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Figure 1. Evolution of the Household Electrification Rate in the Philippines Percentage of households with electricity

100 Muni.

Barangays

Sitios

90 80 70 60 50

1985

1988

1991

1994

1997 Year

2000

2003

2006

2009

2012

2015

Note: Until the year 1990, municipalities were electrified. Villages, or “barangays,” came next, during 1990– 2009. Efforts since 2009 are focused on electrifying neighborhoods, or “sitios,” within barangays. Source: Family Income and Expenditure Survey, Philippine Statistics Authority.

access to electricity in 1985. The rate of electrification rose steadily during the next two decades with each successive leadership regime. The household connection rate increased to 73 percent by 2003—with the focus shifting toward electrifying villages, or “barangays,” under the Barangay Electrification Program. During 2004–2009, electricity was rolled out to the final 10 percent of rural villages (or as we call it, the “last mile”). While all villages were connected by 2009, around 15 percent of households were still not connected. That is, electrifying a barangay does not imply that all households in it have immediate access to electricity. Programs such as the Sitio Electrification Program and the Barangay Line Enhancement Program have helped extend grid infrastructure to neighborhoods and villages that previously relied on off-grid sources, such as solar panels. Currently, rural electric cooperatives, similar to US programs in the 1930s, are responsible for implementing electrification programs in their jurisdictions. Electricity in the Philippines is expensive. In 2014, the average price across all electricity providers in the country was about US$0.20 per kilowatt hour—nearly double the retail price in the United States and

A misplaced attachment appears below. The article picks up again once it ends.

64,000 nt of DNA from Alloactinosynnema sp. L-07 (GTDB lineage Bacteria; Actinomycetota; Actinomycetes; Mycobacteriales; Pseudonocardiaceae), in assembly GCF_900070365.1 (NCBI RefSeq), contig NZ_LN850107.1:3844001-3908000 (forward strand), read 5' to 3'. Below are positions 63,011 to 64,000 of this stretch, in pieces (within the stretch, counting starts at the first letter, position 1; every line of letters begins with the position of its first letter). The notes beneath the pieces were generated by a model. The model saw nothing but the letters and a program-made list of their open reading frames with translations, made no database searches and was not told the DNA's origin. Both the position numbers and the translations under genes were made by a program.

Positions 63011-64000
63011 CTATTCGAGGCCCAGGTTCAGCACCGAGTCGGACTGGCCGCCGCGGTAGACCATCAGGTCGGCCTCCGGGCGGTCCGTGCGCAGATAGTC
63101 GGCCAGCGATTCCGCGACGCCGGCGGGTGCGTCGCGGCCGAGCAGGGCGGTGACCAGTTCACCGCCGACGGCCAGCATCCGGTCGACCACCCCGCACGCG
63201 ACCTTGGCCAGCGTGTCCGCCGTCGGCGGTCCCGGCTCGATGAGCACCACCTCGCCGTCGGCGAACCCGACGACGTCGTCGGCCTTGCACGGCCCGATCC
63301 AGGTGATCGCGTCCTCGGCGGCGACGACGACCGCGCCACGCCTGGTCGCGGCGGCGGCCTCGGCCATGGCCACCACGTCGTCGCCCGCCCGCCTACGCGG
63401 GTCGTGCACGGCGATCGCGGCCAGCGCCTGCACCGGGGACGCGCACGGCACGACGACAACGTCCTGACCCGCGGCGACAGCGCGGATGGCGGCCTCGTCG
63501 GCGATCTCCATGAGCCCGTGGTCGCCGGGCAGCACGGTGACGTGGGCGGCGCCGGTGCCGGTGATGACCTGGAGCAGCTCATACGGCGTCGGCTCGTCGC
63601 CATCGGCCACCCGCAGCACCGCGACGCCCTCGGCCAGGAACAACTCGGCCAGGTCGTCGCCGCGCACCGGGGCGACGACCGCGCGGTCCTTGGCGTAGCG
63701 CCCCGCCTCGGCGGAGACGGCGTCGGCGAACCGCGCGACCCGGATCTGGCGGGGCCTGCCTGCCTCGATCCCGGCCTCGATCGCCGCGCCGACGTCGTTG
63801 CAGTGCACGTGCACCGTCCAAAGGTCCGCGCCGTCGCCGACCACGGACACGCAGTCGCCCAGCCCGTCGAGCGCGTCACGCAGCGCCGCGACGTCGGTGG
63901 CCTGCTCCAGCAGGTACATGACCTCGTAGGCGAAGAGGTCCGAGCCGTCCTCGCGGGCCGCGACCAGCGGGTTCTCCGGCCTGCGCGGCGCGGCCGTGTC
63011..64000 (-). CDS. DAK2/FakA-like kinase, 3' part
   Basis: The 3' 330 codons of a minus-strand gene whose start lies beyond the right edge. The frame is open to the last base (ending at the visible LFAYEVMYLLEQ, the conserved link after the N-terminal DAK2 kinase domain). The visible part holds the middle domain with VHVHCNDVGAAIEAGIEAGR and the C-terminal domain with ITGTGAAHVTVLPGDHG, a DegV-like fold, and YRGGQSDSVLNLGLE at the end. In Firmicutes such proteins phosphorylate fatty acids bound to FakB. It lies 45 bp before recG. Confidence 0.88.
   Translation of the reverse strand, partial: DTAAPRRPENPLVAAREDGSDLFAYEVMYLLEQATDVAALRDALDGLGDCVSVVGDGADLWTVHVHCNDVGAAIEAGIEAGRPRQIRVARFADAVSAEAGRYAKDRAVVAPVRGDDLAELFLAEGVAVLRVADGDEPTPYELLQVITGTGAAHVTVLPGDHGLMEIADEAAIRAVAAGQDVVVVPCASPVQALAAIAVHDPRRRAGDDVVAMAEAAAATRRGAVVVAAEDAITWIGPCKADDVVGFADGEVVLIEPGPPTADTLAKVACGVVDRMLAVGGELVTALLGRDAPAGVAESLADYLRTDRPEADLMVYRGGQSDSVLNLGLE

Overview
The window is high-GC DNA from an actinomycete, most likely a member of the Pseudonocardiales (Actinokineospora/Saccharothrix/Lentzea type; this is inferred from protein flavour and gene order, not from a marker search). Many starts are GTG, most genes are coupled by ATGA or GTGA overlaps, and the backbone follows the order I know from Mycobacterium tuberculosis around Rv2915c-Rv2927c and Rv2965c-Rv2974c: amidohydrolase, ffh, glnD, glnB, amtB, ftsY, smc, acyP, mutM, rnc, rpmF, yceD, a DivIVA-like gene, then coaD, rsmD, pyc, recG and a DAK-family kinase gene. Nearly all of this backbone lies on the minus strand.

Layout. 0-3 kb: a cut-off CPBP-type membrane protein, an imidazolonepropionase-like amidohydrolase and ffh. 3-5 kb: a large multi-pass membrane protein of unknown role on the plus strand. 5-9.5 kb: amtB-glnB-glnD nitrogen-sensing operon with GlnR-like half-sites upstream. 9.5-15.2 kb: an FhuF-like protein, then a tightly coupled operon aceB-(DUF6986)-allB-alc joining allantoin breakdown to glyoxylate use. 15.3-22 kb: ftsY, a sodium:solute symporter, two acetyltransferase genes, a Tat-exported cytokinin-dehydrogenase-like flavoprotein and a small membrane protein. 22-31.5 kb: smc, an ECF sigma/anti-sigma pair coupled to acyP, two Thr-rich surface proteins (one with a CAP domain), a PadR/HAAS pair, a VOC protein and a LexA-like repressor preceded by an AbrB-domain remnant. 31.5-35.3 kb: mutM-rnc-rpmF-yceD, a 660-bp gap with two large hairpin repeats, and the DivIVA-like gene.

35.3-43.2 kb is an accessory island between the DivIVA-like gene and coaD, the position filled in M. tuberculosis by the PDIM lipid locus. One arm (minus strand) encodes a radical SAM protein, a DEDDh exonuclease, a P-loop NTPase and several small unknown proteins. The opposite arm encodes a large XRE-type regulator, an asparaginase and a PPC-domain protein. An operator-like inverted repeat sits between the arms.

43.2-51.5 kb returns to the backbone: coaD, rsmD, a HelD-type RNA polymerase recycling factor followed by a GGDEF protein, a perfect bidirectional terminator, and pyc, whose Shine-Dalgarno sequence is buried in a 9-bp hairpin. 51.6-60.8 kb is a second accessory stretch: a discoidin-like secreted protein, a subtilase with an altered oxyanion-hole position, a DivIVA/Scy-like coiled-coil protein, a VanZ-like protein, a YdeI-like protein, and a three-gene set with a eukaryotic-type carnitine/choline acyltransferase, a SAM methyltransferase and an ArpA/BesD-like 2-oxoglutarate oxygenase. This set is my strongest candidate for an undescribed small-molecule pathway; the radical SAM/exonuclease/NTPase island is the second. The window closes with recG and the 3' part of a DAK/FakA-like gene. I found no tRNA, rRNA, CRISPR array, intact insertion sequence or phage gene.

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RESOURCES | NO. 193 | FALL 2016

higher than in many other developed countries. In addition to prices, supply reliability is problematic, largely due to the frequency of severe typhoons. Our estimated impacts of electricity are conditional on both of these factors. Large Welfare Gains to Rural Electrification To study the benefits of bringing electricity to the “last mile,” we projected the expansion of electricity to the final 10 percent of barangays, under the assumption that the first villages to be connected are those that are closest to the existing electricity grid. This approach generates a rank ordering of the villages to be electrified over time. We found that the arrival of electricity in a village causes total household expenditures to increase by 38 percent. Similarly, total household income increases by nearly 42 percent. These large effects arise even though, on average, only 23 percent of the households in the village are electrified at first—that is, not all households connect to the grid immediately upon electrification. By using cost data from the ongoing Barangay Line Enhancement Program, we find that it costs roughly $325 per household to bring electricity to the median village in

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